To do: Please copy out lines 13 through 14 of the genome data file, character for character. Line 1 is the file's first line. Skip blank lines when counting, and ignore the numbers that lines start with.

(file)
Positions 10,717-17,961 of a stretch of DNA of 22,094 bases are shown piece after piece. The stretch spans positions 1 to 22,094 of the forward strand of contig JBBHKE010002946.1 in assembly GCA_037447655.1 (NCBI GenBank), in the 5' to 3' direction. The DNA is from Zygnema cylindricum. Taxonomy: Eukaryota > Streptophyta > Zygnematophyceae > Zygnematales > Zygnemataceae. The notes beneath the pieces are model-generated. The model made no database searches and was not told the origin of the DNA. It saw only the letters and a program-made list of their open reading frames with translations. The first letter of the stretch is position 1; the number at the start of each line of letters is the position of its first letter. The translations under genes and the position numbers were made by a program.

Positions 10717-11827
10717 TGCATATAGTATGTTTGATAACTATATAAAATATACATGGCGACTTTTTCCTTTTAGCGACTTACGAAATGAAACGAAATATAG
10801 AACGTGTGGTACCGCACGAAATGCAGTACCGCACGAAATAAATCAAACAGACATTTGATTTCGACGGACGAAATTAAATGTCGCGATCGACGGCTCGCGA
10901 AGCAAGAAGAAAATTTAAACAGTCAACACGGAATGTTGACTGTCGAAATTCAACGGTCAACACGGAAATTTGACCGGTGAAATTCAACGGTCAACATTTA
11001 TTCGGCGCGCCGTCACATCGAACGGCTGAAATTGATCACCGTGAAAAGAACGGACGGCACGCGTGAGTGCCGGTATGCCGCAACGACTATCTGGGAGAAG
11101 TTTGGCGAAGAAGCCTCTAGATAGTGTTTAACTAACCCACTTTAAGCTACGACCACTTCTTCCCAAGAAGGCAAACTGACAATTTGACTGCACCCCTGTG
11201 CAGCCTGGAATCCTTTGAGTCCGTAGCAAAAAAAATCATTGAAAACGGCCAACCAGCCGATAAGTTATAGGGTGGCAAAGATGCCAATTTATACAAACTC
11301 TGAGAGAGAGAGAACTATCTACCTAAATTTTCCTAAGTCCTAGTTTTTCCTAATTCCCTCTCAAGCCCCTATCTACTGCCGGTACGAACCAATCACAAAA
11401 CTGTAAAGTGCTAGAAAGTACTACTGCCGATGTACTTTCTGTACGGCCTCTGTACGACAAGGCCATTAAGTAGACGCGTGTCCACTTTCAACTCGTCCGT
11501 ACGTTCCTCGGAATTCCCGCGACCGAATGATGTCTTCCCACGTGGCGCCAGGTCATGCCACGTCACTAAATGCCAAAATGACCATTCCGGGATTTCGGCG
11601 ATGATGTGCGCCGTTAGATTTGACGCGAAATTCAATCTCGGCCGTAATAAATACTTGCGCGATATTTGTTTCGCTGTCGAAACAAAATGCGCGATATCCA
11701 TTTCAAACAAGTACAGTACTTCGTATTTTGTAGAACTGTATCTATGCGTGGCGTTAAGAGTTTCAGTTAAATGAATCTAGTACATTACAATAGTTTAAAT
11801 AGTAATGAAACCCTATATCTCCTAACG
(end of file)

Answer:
11701 TTTCAAACAAGTACAGTACTTCGTATTTTGTAGAACTGTATCTATGCGTGGCGTTAAGAGTTTCAGTTAAATGAATCTAGTACATTACAATAGTTTAAAT
11801 AGTAATGAAACCCTATATCTCCTAACG